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Thank you NetGalley and Penguin Group Publishing for gifting me with an ARC of The Death of Vivek Oji by Akwaeke Emezi. This was a book I “wished” for and I was delighted to have my wish granted by the publisher. Thank you.

This novel did not disappoint. A compelling coming of age story set in Nigeria. Parts of this novel echoed Ocean Vuong’s recent book, On Earth We’re Briefly Gorgeous. Written in simple, yet haunting prose we are introduced to a diverse group of friends and family. Vivek and his cousin Osita are raised in traditional Nigerian homes where homosexuality and otherness is neither tolerated or accepted. When the boys stop following the paths set out for them a terrible tragedy befalls the family. 

A story rich in culture, language, setting, locale, expectations, beliefs, superstitions and traditions. A book about longing, love, family, acceptance, awareness and ultimately identity. Stunning imagery and sultry writing left me humbled and mesmerized. 

A lovely and relevant choice for bookclubs and readers.
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"They burned down the market on the day Vivek Oji died." 

The Death of Vivek Oji is a stunning novel. While it begins with Vivek's tragic death, it is about Vivek's life and choosing to live in truth. Beautiful and heartbreaking. I will be recommending this novel to everyone.
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How is it that after MONTHS I finally get this book. I already read it from my library and i LOVED it. This book was so beautiful. This was my first Emezi book and their writing is *chef kiss* The atmosphere of this book you can feel all the emotions within each character. Vivek character development and his/her story was just so beautiful to read. Although this story was sad there was a great message behind it of letting people just be free to who they want to be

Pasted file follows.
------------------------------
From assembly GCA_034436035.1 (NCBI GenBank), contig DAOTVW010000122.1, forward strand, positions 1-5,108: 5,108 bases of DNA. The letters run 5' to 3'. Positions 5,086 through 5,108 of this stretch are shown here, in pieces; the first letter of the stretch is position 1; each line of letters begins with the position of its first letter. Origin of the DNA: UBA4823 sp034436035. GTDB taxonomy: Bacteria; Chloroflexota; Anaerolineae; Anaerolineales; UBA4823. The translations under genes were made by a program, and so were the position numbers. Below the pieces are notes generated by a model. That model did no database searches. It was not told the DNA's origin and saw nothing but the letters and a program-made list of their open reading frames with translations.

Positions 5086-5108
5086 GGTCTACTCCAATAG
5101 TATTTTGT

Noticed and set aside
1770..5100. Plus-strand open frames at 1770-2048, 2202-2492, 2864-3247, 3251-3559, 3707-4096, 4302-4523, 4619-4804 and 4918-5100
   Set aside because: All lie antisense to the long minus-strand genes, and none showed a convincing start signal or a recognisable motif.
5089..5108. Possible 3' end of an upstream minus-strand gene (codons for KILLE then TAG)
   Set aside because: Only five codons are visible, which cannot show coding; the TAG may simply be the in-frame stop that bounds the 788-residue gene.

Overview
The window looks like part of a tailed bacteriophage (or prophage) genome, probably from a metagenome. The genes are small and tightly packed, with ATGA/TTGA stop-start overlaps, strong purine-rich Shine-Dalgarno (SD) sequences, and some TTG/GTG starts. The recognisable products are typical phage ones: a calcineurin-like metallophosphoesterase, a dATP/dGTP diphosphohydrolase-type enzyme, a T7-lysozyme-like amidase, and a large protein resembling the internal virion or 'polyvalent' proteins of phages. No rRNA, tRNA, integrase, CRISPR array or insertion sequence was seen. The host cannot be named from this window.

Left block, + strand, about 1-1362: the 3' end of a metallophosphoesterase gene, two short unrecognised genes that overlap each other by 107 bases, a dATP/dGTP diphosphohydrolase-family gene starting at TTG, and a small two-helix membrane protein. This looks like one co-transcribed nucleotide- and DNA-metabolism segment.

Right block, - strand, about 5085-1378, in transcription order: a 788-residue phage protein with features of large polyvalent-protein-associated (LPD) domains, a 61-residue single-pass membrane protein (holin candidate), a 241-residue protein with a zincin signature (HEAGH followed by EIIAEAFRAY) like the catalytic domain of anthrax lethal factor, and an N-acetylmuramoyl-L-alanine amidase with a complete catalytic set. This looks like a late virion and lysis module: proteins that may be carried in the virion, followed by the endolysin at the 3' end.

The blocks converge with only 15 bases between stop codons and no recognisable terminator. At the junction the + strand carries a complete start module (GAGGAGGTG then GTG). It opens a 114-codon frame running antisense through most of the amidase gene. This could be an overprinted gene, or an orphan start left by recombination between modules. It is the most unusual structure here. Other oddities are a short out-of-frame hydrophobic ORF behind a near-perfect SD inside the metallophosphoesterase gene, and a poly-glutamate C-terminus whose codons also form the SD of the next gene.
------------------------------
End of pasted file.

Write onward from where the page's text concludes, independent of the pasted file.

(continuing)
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This book hits on so many current literary trends, it’s practically impossible for it to go wrong. And yet, can’t honestly say I loved it. Found it interesting, sure, but didn’t really emotionally connect with it. African fiction, LGBTQ characters…an interesting mix. Oil and water mix. The eponymous Vivek Oji’s death testifies to that. One day his naked body is found on the front steps of his parents’ place and no one knows how and only some guess at why. The novel travels through time enough to reveal the profound sadness of Vivek Oji, a character that doesn’t fit in with his family (a well to do couple of Indian and Nigerian descent), doesn’t fit in with the life around him. The community he comes from is connected through Nigerwives, foreignborn women, like his mother, who married Nigerian men and through this tightly knit social circle he has friends and a beloved cousin, Osita. But it isn’t quite enough to contain the duality of Vivek’s spirit. This novel gets a lot of things right. It excels at creating a time and place, it creates realistic dimensional characters, it does a terrific job of representing the differences between the three generations of Nigerians, parents and kids, with the kids shown as being more progressive and openminded despite the conservative traditional society they live in. And it also shows a tragic reality of being gay in a place like Nigeria, country trying to come up in the global scene yet dragged down by old world mentality and prejudices. The kissing (and then some) cousins thing might be an acquired taste. And there was something about the narrative that just didn’t emotionally engage me that much. Vivek himself remained a mystery, only occasionally showing up to say something poetically vague and kind from the afterlife, otherwise exclusively rendered through those who knew and loved him. I enjoy reading internationally and it was good on that account, but then again I just watched The Widow miniseries on Prime, also set (primarily) in Nigeria and that provided much more of a virtual immersive travel experience. Which is about the only way I’d ever want to visit there. So definitely a good family drama, definitely an important story raising awareness of LGBTQ plight in other countries, etc. Read quickly. Didn’t quite sing for me. But seems like the sort of book that would for many readers. Probably might win an award or two. Thanks Netgalley.
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I mean... what is there to say about this book? Other than the fact that it broke my heart, & made me grin, & had me weeping, & moved me so so much. Emezi is potentially my favorite author. While Vivek Oji is definitely less weird than Freshwater, you can definitely see similar threads of storytelling in both books. I adoreeee Vivek, this brilliant, beautiful, shining human who was so loved by so many. I loved the prose in this book. I loved the way the the stories were woven together, & the different viewpoints, & the cast of characters. Anyway, this is stunning, read this, read Freshwater, I’m gonna go read Pet.